Q1 CRE Chartbook: Property Prices

https://www08.wellsfargomedia.com/assets/pdf/commercial/insights/economics/real-estate-and-housing/cre-chartbook-2018q1-20180612.pdf?https://www.wellsfargo.com/assets/pdf/commercial/insights/economics/real-estate-and-housing/cre-chartbook-2018q1-20180612.pdf

Q1 CRE Chartbook: Property Prices Growing Fastest Outside the Gateway Markets

 

The U.S. economy grew faster than expected in the first quarter, with real GDP rising at a 2.2 percent annual rate. Moreover, the quarter ended on a strong note and growth appears to have
ramped up considerably in Q2. Nonfarm employment has risen by an average of 207,000 jobs per month so far this year, up from an average of 184,000 jobs per month last year, while the
unemployment rate has fallen to 3.8 percent. Wages and salaries are still rising only modestly compared with other periods when labor market measures were this tight. Inflation has also moved
back to the Fed’s 2 percent target range and may actually run a little above that range. We expect the Fed to continue to gradually nudge short-term interest rates higher.

A common concern among real estate investors is the potential adverse impact rising interest rates may have on property values. Cap rates have risen for two consecutive quarters and appear to be
moving up alongside the 10-year Treasury yield. According to Real Capital Analytics, cap rates rose 25 basis points in Q1, the largest quarterly increase since 2009. Despite the increase, cap rates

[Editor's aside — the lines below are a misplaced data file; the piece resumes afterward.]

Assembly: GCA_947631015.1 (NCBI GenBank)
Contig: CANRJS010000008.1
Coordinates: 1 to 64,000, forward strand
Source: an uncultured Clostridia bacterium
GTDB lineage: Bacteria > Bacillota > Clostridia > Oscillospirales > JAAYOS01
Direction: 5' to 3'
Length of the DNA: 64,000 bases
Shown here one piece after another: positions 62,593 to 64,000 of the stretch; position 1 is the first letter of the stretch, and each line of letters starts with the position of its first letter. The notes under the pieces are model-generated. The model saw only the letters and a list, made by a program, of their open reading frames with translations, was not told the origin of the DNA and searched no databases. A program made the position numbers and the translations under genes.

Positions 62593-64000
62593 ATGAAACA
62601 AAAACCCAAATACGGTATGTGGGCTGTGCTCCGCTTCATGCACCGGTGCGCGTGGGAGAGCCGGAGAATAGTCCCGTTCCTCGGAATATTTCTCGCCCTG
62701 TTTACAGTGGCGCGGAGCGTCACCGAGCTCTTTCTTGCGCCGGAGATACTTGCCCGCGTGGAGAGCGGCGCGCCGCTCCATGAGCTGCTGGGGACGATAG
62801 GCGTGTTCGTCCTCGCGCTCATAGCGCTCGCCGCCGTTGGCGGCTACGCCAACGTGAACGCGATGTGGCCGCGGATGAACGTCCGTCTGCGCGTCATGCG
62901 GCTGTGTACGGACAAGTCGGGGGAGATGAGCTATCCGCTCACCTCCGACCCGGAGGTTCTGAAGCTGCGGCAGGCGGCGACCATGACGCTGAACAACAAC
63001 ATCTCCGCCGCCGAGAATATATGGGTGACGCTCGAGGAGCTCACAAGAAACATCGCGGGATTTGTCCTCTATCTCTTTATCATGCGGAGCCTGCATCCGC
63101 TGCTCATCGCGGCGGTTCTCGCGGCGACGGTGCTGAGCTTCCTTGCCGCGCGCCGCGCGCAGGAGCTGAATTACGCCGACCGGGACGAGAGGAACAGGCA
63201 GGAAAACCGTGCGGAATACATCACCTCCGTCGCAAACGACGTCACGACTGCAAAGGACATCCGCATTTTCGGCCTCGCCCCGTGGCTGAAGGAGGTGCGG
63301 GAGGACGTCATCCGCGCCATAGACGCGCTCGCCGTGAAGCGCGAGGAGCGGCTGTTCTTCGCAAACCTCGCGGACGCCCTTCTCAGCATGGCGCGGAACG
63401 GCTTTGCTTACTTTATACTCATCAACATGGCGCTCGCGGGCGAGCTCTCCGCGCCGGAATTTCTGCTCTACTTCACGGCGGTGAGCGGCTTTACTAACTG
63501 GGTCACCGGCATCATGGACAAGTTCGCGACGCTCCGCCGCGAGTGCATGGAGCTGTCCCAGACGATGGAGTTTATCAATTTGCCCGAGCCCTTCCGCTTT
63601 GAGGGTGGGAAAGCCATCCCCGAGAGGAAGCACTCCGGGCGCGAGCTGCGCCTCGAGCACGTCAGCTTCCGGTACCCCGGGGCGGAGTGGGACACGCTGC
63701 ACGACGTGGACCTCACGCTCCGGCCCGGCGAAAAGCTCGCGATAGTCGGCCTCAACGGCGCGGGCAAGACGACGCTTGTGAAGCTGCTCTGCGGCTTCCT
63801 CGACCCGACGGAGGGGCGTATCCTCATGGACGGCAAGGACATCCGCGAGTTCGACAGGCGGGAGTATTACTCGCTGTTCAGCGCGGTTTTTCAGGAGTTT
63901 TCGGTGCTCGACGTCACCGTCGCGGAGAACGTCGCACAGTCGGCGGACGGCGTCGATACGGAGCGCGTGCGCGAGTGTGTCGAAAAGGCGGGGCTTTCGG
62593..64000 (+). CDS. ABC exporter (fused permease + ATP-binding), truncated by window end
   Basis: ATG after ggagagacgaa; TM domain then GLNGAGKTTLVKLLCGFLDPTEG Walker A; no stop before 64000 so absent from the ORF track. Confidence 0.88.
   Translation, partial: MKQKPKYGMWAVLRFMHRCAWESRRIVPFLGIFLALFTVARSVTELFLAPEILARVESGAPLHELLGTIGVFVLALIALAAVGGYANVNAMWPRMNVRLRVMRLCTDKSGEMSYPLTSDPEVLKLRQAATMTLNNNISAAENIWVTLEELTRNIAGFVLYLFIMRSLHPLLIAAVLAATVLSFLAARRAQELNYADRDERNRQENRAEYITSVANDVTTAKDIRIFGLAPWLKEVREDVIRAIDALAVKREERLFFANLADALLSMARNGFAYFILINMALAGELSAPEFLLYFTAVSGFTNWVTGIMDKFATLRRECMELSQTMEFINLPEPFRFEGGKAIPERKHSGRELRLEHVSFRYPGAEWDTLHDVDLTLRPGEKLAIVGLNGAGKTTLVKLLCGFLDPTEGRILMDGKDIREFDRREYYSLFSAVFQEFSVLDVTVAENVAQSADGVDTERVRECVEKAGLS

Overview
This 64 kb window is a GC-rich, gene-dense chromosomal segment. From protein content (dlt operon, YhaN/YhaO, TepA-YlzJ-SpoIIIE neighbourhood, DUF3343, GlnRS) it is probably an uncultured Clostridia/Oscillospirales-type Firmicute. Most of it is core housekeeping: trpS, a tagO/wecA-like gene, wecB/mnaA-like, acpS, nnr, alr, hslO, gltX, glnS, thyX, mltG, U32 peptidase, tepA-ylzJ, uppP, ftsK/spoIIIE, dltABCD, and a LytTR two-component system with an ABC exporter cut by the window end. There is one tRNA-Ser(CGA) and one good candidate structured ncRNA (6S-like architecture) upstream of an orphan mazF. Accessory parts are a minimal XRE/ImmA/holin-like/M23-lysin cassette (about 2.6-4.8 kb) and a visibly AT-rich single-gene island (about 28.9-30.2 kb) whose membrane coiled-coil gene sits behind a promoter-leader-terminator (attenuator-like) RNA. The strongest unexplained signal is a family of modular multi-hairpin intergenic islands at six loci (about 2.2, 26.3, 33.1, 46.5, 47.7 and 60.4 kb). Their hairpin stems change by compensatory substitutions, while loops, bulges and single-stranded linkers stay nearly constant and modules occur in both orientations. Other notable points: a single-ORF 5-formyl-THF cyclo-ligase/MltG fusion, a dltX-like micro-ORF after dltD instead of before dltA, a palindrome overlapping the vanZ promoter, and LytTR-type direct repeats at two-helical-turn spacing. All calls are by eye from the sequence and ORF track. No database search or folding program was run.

remain below their prior cycle lows. Rising interest rates also come amidst an increasingly solid economic backdrop that is driving demand for commercial real estate. We anticipate the rise in cap
rates should be minimal and largely offset by rising occupancy and higher rents.

Property prices are currently at all-time highs. The Commercial Property Price Index has risen 8.5 percent over the past year and is 23 percent higher than its pre-recession peak. Prices increased
across all property types, but especially for apartments and industrial buildings. Since the end of 2017, price appreciation in major gateway markets has moderated somewhat, while secondary
markets have seen prices rise more rapidly. This comes as no surprise, as many secondary markets are attracting a great deal of investor interest given their stronger population and employment
growth, particularly relative to major gateway markets.

Click to read more at www08.wellsfargomedia.com

Back to rednews.com